A selection in WorldEdit is a region of interest that you do all sorts of stuff with, from copying blocks to stacking them in a given direction. Being able to manipulate your selection's shape and size is a useful skill to have, and this section will show you all you need to know.

Seeing your selection

By default, WorldEdit displays your selection with particles. This can help visualize where you're performing operations. If you ever want to turn it off for any reason, toggle its visibility with the command ;drawsel. Running the command again makes your selection visible again.

Selecting cuboids

As of the time of writing, WorldEdit currently only supports the cuboid selection shapes, but it's the only shape you'd need for most cases, and is the most basic. By default, a selection is defined by marking two opposite corners of the cuboid. There are several ways to mark these points.

Using the selection wand.

The selection wand (a wooden axe by default) is a tool used for making selections; received with the command ;wand. To make selections with it, you tap on a block to mark it as one of the corners of the cuboid. Doing it while sneaking marks the first corner, and without sneaking marks the second corner.

Selecting at your current location

;pos1 and ;pos2 are the command equivalent of using the selection wand. Using them marks the location you're currently standing in as the first or second position respectively. Useful for when you're midair for example.

Selecting what you're looking at

;hpos1 and ;hpos2 do exactly what the previous two commands do, but instead of marking your current location, it marks the block you're looking at. They also have a tool equivalent, the far wand, which you can bind to any item with ;tool farwand.

Selection information

The ;size command, while it's used for changing the brush size, can also tell you information about your selection. Just use the command without any arguments. Adding the -c flag will give you information about the clipboard instead.

Adjusting the selection

Expanding the selection

;expand <amount> [direction]
;expand <amount> <reverseAmount> [direction]
;expand vert
This command allows you to easily enlarge a region in a couple of different ways:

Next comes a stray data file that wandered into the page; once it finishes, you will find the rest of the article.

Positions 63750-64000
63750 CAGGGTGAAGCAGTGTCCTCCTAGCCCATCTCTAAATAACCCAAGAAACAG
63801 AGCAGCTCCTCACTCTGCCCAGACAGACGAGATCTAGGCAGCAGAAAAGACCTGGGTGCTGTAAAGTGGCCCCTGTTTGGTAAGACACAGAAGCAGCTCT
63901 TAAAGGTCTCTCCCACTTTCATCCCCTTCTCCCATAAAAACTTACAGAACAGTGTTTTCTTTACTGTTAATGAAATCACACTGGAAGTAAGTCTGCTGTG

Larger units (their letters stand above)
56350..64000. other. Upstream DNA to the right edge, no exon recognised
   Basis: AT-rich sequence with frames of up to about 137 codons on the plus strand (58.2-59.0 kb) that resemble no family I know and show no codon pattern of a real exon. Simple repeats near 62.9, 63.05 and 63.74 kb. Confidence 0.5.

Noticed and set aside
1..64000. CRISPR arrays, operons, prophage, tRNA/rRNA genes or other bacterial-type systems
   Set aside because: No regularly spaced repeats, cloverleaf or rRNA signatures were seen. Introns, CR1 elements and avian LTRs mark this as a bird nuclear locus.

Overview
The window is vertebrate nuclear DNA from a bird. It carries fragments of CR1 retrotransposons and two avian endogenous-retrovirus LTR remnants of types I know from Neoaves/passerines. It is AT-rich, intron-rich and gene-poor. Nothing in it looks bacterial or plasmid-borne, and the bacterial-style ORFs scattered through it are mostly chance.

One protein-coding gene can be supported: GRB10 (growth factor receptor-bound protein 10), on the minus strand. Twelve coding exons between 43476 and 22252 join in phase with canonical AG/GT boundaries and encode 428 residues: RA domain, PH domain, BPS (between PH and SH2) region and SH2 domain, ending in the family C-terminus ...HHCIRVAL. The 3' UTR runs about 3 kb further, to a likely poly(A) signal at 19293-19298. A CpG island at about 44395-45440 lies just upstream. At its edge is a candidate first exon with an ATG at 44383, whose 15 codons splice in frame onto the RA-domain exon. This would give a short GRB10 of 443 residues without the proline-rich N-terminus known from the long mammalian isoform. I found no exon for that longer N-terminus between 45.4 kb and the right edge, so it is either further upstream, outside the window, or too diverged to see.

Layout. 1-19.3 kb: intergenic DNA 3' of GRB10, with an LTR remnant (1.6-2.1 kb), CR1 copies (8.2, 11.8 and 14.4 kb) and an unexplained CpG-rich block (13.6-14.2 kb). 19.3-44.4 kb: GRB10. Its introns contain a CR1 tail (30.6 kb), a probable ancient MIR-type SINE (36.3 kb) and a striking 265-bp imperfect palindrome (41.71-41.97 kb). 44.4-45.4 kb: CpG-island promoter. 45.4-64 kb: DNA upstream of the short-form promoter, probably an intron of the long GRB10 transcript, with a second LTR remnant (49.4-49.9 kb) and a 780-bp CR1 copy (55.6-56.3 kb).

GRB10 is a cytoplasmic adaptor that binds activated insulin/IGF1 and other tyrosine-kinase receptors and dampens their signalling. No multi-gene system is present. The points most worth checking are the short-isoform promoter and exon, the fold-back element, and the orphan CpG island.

• By specifying a direction
  • By looking in the direction
  • To the world height limits (using vert)

To specify a direction, use "N", "S", "W", "E", "U" (for up), or "D" (for down) for the direction. If you want to use the direction you're facing, either use "me" for the direction, or don’t enter a direction at all.

You can also specify relative directions like "F" (forward, same as "me"), "B" (back), "L" (left), or "R" (right), which will be relative to the direction you are facing.

You can also specify two numbers and the region will be expanded in two opposite directions simultaneously.


;expand 10 up. The selection will grow larger at the top.

;expand 10 10 left. The selection will grow larger to your left and right.

;expand vert. The selection will grow to the dimension's height limits (in the overworld, Y 319 to Y -64).

Contracting the selection

;contract <amount> [direction]
;contract <amount> <reverseAmount> [direction]
This command is like ;expand, but instead shrinks the selection in the specified direction.


;contract 5 down. The selection would shrink from top going down.

Inset and Outset

If you want to expand or contract in all directions at once (or just horizontal or vertical directions), you can use the ;outset and ;inset commands. For example, ;outset -v 5 will expand your selection vertically (both up and down) 5 blocks each, while ;inset -h 5 will contract your selection horizontally (north, west, south, and east) 5 blocks each. Leaving out the v or h will work in all 6 directions.

Counting blocks

Sometimes when doing builds in creative, you'd like to know the amount of blocks used so it can be replicated in survival. The commands ;count and ;distr can help you with that.

  • ;count <mask> counts the number of blocks in your selection that match the specified mask.

  • ;distr [-cd] counts every block in your selection. If you want it to be more specific, include the -d flag to count blocks of different states (eg: different coloured wool blocks).

Selection Modes

Using the ;sel <mode> command allows you to change between different shapes.

  • ;sel cuboid

    The standard cuboid selection mode, described above.

  • ;sel extend

    This mode works like cuboid mode, but with each second position, the selection expands. Selecting the first position works like normal, but any second position after that will extend the cuboid selection to include the new position.

  • ;sel sphere

    This mode creates a sperical selection. The first position defines where the sphere is at, and the second position defines the radius.

  • ;sel cyl

    This mode creates a cylindrical selection The first position marks the start of the cylinder, and every second position after that will expand the cylinder in both radius and height.